Not a drop to drink

It’s 5 am and the alarm on my mobile buzzes. “Get up quickly; it is already late. Fill two buckets with water or else you will get nothing to drink, bathe and wash,” warned my roommate.

With eyes half open, I enter the washroom, which I believe, is the world’s smallest, measuring 6 ft by 4 ft. You can hardly multitask here.
I turn on the tap and fortunately here comes the most precious liquid, its each molecule containing two atoms of hydrogen and one of oxygen. You must be wondering why I am breaking water into particles. When I was a child, my science teacher told us that soon technology would advance and scientists would start making water in chemical labs. But years passed and nothing happened except the drought in 11 states across our country.
Back home, in Kashmir, people have hardly heard of “drought” as there is so much fresh water that you can earn foreign exchange selling it. When I first saw the Wular lake, Asia’s largest freshwater body, I could not believe my eyes, as it was so vast. Unfortunately, its condition is not same today. The government is the leading reason for its sorry state, followed by greedy locals. Last week, at my PG accommodation, I went to the kitchen to fetch some water and came to know that the water cans were yet to arrive. In Delhi, I saw this “can system” for the first time. People have to pay a mini-truck to deliver water cans every morning and if you miss it, you are out for the day and that too, clean bowled.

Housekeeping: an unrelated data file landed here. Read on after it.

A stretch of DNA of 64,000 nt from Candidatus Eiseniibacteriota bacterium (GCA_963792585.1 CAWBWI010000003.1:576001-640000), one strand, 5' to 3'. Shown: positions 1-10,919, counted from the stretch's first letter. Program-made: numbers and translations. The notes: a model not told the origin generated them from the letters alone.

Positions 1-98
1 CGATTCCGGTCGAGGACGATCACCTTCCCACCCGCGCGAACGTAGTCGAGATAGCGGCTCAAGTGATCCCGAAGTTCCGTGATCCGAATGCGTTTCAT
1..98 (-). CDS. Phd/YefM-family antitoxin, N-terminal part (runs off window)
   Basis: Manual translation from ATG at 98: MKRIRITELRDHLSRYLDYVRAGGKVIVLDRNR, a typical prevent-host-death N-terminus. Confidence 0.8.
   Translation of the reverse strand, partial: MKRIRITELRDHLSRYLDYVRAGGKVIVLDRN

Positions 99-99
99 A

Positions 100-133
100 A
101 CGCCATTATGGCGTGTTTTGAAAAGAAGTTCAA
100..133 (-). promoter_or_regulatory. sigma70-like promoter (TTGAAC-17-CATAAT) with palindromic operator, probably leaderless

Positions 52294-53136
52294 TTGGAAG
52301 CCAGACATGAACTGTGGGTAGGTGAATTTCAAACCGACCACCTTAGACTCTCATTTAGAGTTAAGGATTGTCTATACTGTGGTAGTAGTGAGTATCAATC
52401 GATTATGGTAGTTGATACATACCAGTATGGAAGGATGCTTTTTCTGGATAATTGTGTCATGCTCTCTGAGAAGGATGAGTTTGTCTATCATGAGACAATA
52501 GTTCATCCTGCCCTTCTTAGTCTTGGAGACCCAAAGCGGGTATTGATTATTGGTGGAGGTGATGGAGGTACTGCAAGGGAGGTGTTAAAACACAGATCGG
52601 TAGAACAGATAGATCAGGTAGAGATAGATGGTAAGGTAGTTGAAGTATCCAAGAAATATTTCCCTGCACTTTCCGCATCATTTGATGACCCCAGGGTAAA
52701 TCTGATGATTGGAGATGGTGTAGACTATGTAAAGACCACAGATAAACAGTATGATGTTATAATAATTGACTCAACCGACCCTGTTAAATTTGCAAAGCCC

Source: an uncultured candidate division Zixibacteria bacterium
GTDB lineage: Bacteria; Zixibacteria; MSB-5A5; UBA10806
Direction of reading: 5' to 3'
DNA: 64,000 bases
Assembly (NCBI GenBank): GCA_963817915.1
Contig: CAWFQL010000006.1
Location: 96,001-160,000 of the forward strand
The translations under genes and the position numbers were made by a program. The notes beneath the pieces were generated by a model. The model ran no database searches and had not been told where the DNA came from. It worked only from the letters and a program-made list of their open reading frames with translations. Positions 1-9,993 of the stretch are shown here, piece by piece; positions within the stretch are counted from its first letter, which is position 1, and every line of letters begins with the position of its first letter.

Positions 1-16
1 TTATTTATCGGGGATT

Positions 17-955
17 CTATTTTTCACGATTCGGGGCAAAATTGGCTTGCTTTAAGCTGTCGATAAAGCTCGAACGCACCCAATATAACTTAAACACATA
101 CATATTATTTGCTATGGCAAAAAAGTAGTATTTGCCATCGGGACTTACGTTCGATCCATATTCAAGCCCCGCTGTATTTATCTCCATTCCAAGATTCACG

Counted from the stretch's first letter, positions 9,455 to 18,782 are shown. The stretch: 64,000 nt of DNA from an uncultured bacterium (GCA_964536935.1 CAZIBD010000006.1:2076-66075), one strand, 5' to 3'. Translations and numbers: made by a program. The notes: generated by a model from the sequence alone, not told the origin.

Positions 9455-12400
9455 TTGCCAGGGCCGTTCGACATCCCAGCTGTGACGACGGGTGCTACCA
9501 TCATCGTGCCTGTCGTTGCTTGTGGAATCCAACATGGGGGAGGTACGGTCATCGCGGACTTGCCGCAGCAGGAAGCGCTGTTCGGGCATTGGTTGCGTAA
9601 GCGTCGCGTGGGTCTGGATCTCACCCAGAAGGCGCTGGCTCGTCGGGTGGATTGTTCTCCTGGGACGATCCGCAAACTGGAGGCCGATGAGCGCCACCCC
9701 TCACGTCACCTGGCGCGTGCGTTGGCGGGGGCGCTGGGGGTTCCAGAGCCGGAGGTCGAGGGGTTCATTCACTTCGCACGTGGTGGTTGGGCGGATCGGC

Surely, when a person sits and sleeps in paradise with water present in every taste, he takes it for granted and misuses it a lot. I remember drivers in my hometown using fresh water to wash their cars, mothers using it to water their kitchen gardens, municipal sweepers using fresh water to clean the road — damn it — fresh water is used in large farmlands as well and there is no reaction from the general public because they get to realise its importance only after suffering from denial


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